Paula Cocozza, ‘No hugging: are we living through a crisis of touch?’,, The Guardian, Guardian News and Media Limited (7 Mar 2018)

Recover power of touch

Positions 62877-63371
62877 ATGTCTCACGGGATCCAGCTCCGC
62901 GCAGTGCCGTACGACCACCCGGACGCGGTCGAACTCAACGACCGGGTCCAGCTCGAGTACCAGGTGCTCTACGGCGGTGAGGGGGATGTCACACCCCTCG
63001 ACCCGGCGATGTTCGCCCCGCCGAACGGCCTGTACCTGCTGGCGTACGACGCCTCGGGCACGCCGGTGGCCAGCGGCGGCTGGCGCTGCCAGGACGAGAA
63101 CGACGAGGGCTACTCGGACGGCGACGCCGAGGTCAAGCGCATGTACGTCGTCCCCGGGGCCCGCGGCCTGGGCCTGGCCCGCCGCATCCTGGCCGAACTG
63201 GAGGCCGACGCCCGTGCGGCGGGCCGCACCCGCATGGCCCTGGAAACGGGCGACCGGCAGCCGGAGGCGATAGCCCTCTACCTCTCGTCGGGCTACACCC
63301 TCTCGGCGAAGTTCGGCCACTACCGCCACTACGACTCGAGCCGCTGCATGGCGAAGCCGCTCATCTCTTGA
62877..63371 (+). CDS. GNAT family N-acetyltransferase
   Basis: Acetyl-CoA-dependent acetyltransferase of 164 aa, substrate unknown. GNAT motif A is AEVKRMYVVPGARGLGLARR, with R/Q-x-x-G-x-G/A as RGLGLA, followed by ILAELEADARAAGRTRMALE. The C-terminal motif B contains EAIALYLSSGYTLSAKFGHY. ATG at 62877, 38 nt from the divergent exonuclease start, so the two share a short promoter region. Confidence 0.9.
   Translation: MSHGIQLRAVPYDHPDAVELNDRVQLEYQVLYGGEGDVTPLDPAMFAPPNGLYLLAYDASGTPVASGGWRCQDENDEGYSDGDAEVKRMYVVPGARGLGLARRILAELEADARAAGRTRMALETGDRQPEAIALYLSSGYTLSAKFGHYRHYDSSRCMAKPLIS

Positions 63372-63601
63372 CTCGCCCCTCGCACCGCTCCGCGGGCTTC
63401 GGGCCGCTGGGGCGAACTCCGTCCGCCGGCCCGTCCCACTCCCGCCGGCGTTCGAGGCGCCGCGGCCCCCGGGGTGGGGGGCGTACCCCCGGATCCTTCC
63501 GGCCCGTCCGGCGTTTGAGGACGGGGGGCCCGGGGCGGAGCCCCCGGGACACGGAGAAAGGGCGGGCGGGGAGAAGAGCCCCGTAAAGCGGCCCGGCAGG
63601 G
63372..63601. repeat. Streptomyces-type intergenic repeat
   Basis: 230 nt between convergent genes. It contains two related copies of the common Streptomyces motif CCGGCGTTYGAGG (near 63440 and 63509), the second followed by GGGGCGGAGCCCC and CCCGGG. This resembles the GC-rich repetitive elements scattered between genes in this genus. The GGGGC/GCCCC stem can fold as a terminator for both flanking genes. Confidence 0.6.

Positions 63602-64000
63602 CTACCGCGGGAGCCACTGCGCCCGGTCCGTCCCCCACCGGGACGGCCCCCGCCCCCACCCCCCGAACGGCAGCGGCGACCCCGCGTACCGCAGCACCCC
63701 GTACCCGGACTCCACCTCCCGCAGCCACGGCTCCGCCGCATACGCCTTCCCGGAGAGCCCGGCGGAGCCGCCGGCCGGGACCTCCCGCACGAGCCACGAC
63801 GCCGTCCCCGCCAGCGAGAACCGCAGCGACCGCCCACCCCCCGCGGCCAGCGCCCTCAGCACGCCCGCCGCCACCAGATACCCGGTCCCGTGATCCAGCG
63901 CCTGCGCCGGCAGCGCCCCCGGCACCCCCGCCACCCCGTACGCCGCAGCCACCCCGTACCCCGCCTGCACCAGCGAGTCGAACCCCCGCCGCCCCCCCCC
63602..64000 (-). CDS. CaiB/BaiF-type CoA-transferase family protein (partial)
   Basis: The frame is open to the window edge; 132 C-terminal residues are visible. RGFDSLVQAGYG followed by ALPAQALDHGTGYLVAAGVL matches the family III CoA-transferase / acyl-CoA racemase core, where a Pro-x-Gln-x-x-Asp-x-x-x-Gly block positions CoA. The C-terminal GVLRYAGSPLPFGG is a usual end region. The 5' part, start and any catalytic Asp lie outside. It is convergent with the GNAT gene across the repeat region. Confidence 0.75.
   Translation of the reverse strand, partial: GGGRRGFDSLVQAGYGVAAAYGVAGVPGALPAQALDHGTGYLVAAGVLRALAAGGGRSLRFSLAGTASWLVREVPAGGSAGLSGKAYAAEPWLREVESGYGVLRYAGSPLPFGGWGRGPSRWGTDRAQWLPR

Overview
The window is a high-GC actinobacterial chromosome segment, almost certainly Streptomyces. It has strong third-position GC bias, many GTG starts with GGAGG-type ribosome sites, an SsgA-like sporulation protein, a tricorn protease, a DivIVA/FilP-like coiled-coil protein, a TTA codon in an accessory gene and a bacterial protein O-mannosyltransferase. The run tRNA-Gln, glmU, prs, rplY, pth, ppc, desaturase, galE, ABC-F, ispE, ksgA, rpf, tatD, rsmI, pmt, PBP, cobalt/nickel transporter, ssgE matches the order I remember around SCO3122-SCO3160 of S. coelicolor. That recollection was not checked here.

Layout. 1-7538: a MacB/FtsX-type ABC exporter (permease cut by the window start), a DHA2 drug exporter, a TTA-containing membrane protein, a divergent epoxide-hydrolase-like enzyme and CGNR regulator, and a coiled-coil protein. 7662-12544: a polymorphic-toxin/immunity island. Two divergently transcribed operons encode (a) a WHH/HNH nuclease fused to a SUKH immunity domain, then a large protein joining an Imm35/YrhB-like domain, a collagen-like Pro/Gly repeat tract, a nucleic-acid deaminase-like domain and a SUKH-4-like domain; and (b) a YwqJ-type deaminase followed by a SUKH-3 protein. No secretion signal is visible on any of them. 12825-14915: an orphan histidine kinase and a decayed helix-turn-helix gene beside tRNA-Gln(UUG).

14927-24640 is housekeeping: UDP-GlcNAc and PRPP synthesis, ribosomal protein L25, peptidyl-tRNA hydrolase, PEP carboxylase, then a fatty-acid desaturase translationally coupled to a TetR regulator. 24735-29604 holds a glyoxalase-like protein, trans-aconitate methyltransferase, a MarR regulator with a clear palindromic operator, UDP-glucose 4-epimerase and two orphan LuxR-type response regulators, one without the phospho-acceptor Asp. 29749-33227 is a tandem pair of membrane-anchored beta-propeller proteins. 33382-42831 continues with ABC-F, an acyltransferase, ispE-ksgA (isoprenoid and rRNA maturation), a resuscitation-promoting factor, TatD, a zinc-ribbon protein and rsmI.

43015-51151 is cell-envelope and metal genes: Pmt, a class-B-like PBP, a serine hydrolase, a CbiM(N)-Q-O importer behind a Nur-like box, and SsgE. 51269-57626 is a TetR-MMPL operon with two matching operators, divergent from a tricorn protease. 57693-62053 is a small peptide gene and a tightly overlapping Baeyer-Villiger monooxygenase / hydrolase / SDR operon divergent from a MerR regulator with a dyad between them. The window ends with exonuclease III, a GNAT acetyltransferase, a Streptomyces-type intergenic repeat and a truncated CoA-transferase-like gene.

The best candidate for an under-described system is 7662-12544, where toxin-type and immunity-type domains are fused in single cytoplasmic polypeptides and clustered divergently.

We have demonised touch to a level at which it sparks off hysterical responses, it sparks off legislative processes, and this lack of touch is not good for mental health. (…) We seem to have been creating a touch-averse world. (…) It’s time to recover the social power of touch. (…) By watching the nerve’s discharge behaviour while the skin is stroked, scientists have learned that the optimum speed of a human caress is 3cm to 5cm a second. (…) We are destined to cuddle and stroke each other at predetermined velocities. (…) The pleasantness encourages us to keep touching, nourishes babies and binds adults, and threads wellbeing into the fabric of our being. It could also teach us more about the touch-averse, including how and when autism and eating disorders develop, and even lead us to a cure for loneliness. (…) Last year, researchers from University College London showed that slow, gentle stroking by a stranger reduced feelings of social exclusion. (…) As a society, we instinctively understand the power of touch. (…) There is as yet no scientific data to connect declining touch to the rise of mobile technology or social media, but (…) descriptions of people wrapped in their own worlds rather than each other, sitting in isolation, bowed over screens, a huddle unto themselves, are evocative and familiar. (…) Encouraging self-consciousness of the ways in which people offer and invite touch has many benefits.